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    I chose the xd40sc but have shot my buddy's G23 a lot and it is fine. The xd felt better in hand and I shot it better. I have a Glock 30, so I don't have any issue with them, they are fine handguns. It just depends on the features you want, what fits your hand, your eye, your intended carry method, and most importantly how well you can perform with it. You'll never know this about one handgun over another until you try them both. Then you'll know and not have to ask anyone else their opinion. The handguns you have listed are of good quality...the rest is personal preference.
    Know Guns, Know Safety, Know Peace.
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  13. #27
    Distinguished Member Array orangevol's Avatar
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    Glock 23...cause it's a Glock!
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  14. #28
    Distinguished Member Array claude clay's Avatar
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    if you are so fixated on a 40 get one that you will at least be able to learn with and have for strong side forever.
    the SIG P-239 in 40. you can get a 357 bbl from EFKfiredragon. also a 9mm conversion.

    the gun is the best balance of weight, power, size and capacity---accuracy too.

    get a 1st generation...DA/SA de-cocker and no rail. mine still gets carried and does IDPA's.
    this is top shelf even if it is not your fit it warrents a test drive.
    Be aware, be deliberate in your actions and be accurate.
    -------------------
    Why do those elected to positions of power than work so hard
    to deny those same opportunities to the same people who empowered them

  15. #29
    New Member Array Venge's Avatar
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    My first gun was a 40. and I can tell you every gun shoots but they do not shoot the same once you get used to a 45 or 40 I'm sure you will be able to shoot the crap out of 9. Why buy a 9 if you want a 40 and if you decide to get a 40 later on you will have get used to a bigger recoil and buy another gun in a 40. Hey but its your choice try a 9 and 40, do you have a range by you that will let you test them out?

  16. #30
    Member Array brad813's Avatar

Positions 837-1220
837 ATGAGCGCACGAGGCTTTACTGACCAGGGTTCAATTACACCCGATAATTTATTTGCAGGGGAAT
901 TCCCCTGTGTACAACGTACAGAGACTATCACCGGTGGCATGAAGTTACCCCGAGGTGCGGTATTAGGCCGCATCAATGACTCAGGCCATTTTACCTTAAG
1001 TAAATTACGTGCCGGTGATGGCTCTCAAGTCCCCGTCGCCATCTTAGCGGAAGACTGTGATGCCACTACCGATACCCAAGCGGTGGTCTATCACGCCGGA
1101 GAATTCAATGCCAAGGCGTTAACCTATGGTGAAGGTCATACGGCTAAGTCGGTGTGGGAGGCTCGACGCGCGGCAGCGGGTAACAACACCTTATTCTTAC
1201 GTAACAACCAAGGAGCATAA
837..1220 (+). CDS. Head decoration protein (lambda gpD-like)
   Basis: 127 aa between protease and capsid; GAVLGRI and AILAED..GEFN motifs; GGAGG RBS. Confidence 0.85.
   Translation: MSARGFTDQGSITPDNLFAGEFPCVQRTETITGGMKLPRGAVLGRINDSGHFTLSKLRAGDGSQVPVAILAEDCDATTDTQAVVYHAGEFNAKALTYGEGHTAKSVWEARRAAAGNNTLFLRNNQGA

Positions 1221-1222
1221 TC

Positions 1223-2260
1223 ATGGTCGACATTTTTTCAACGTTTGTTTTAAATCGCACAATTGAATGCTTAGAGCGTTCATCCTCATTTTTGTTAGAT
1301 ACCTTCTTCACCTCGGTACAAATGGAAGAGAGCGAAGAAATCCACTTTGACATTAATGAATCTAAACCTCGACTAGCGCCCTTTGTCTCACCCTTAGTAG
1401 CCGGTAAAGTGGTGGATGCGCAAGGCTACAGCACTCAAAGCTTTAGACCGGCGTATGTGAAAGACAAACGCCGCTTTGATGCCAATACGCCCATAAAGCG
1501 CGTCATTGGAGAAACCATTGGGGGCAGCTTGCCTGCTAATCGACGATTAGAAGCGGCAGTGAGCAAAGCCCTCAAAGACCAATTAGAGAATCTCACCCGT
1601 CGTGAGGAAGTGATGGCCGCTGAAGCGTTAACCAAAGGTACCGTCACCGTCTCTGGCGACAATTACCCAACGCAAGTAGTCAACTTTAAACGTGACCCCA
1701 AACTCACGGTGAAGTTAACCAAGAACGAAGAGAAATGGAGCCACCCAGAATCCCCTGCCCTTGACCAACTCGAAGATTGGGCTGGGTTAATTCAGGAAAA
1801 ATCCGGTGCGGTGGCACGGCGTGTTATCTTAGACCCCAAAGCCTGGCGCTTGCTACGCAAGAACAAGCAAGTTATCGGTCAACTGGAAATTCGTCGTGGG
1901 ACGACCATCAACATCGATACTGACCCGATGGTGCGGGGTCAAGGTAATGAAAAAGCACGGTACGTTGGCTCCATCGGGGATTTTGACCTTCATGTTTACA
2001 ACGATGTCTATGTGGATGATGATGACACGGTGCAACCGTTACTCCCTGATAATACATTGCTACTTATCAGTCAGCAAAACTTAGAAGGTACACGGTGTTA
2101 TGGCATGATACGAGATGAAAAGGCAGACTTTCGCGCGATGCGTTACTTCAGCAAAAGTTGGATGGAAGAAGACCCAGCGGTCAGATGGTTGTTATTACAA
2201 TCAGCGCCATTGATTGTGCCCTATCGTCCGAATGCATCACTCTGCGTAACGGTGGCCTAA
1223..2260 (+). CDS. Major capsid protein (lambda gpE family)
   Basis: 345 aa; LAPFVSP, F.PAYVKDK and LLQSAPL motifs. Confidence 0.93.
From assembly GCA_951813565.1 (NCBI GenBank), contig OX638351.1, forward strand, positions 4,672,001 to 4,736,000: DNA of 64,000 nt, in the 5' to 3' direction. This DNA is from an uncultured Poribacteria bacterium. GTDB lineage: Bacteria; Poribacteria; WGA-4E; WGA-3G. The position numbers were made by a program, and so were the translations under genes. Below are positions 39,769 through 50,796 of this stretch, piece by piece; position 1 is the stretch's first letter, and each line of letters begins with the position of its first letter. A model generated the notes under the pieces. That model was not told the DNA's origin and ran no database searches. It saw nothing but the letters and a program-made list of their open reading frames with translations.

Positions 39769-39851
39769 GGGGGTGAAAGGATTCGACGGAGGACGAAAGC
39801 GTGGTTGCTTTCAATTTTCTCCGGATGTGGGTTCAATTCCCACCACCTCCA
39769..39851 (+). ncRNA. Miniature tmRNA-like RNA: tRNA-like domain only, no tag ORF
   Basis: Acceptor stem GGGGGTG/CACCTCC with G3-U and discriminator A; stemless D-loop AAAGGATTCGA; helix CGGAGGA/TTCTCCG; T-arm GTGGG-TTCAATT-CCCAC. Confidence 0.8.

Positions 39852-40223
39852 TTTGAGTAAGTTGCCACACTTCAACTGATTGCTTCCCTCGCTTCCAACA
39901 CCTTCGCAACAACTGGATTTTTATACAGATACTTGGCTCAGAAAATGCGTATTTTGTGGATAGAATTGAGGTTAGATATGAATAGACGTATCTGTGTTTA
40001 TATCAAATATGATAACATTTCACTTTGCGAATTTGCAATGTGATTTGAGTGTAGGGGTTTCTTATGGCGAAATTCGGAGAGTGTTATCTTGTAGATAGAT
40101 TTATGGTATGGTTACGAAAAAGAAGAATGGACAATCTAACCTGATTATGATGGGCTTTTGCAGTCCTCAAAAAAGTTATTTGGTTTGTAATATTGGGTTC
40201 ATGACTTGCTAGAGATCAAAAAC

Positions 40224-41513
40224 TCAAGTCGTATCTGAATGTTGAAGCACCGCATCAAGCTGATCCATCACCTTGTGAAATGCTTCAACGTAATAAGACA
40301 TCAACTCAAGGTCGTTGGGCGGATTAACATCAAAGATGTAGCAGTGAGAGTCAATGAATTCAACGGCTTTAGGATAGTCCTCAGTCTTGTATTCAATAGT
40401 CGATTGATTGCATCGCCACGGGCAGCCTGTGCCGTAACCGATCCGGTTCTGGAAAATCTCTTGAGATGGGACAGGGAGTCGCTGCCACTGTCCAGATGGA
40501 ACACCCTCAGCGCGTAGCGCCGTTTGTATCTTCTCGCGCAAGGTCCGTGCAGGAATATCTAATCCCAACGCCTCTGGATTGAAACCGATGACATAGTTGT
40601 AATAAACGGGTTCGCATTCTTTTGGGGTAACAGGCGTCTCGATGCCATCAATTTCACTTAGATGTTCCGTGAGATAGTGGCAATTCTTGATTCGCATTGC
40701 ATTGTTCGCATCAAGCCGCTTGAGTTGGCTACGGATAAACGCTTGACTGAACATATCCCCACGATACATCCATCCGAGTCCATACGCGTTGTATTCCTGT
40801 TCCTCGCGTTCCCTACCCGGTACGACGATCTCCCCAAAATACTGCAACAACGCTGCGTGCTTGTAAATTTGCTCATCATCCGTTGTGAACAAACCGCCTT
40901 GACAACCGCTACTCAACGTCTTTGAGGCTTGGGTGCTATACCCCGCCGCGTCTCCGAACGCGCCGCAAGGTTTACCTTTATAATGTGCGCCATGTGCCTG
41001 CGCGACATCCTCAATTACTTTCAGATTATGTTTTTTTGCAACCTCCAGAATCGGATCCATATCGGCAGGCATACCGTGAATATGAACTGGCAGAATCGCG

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    I am not a rank beginner, as I do understand recoil and what not(I have had marksmanship classes before), but no expert either. I had considered a 9mm but felt that for the price versus the .40 that it was better to step up. I have also heard that the recoil on the two is similar. As I do not have the money to buy a new gun every few months and have plenty of time on my hands(I have my culinary arts kitchen labs twice a week with most of my other classes online), being able to adapt to the recoil(plus I am one of these people who can withstand inordinate amounts of pain) will be a minor issue for me. I also know exactly what effects the recoil in the physics of it. To answer a few questions, the Glock fits my hand very well until I hit the subcompacts, then I have to switch to something with a better grip. I have held a Kahr CW40 which also had a good feel as well, but liked certain aspects of the TP40 better. As for the Sig, I know about reliability and found the specs on that particular one in line with what I wanted. I have already chosen a dealer that carries all three of these manufacturers. For the smarta** that used the car analogy, I know that you have to test them, but I also know that the experiences of others and research definitely helps. Basically, I came on here looking to find the pros and cons of each firearm. When it comes to concealed carry, brand means nothing.....it is a matter of knowing that the firearm will be reliable when it comes to saving your life. I am personally not too worried about rails as I do not see myself needing a tac light since I don't intend to use it for drug raids at night or anything(a little levity on my part here), since I am a civilian and hate the rail mounted lasers as they really make no sense in a life or death situation. I will say though, given that I have been in situations where someone has tried to kill me before(had to do with a crazy ex I was dating at the time and three guys she hired to try and kill me), that I know above most civilians(not counting leos and military of course) the importance of a reliable firearm that you can shoot comfortably. Another reason for the choice of the .40 is there is a higher percentage of one shot take downs in real world scenarios, which is why I assume it is the official caliber of the FBI. These kinds of statistics really do count in a concealed carry choice. While this will be my first carry gun, I do know my way around a firearm having trained previously simply for the fun and challenge of marksmanship. If I got a bit long winded, my apologies, but I hope this clears a few things up.